While it was Caligiuri's laboratory that designed the mouse model, it was Plass who supervised the methylation studies. He and his colleagues used a system called Restriction Landmark Genome Sequencing (RLGS) to compare methylation patterns among the three groups of mice a method of using enzymes and gel electrophoresis to map tiny bits of DNA on a grid. The stretches of DNA, referred to as fragments, show up as smudgy blobs on a test film. If a fragment is dark and definite, it is not methylated. If, on the other hand, it loses at least 30 percent of its intensity, it is regarded as methylated.
In the study, the research team tested 2447 fragments in each animal. They found anywhere from 45 to 209 (.8 percent to 8.5 percent) of the fragments methylated in the mice with cancer, but only one or two methylated fragments in the other mice.
"Interestingly, that same range of methylated fragments is exactly what we find in human leukemia, too," says Caligiuri, "so that gives added merit to our mouse model as an investigative tool."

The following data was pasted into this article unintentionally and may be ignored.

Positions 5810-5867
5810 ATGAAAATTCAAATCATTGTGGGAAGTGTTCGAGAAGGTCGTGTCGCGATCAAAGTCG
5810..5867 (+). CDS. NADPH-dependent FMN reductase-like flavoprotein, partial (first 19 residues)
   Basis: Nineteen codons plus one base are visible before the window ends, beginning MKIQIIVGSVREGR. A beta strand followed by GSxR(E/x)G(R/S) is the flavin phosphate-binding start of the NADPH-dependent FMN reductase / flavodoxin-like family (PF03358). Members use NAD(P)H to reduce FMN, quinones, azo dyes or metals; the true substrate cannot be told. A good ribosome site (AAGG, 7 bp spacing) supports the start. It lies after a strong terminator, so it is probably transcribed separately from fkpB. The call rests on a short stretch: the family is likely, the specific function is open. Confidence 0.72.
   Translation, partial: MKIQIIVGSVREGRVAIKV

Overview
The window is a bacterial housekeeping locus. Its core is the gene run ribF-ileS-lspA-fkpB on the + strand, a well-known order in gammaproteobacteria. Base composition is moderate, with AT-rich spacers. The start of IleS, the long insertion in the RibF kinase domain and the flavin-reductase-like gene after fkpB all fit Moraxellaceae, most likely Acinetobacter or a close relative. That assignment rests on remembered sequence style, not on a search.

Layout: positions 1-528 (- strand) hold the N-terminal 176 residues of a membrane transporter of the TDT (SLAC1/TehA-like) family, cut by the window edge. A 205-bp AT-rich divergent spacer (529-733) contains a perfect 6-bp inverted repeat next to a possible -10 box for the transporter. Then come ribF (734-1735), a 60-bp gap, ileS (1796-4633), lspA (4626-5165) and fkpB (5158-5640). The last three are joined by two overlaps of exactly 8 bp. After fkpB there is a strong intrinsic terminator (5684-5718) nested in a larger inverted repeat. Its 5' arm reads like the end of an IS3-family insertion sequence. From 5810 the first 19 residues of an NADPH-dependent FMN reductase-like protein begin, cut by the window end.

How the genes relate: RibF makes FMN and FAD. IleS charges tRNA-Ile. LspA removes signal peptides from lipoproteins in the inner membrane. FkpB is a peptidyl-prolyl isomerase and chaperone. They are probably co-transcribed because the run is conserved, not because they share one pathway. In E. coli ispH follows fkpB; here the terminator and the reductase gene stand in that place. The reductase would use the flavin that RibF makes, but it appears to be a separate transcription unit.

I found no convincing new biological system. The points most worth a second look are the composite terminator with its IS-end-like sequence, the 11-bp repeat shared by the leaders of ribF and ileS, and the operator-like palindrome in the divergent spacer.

Using data from the methylation studies, Caligiuri and Plass were able to identify a particular stretch of DNA, called Id4, as a tumor suppressor gene.
Tumor suppressor genes help control cancer by identifying and getting rid of defective cells before they have a chance to mature and divide. When tumor suppressor genes lose that ability as they can if they are silenced through methylation or some other process, it gives cancer a chance to establish a foothold and spread.
Caligiuri says much more work needs to be done, but adds that the identification of Id4 as a likely tumor suppressor gene gives clinicians another possible target for intervention.
"We already have a drug, decitabine, that we know can reverse the effects of methylation," says Plass. "We are just beginning to figure out how it best works in humans, but simply knowing that we have a new target that may be meanin
Contact: Michelle Gailiun
Ohio State University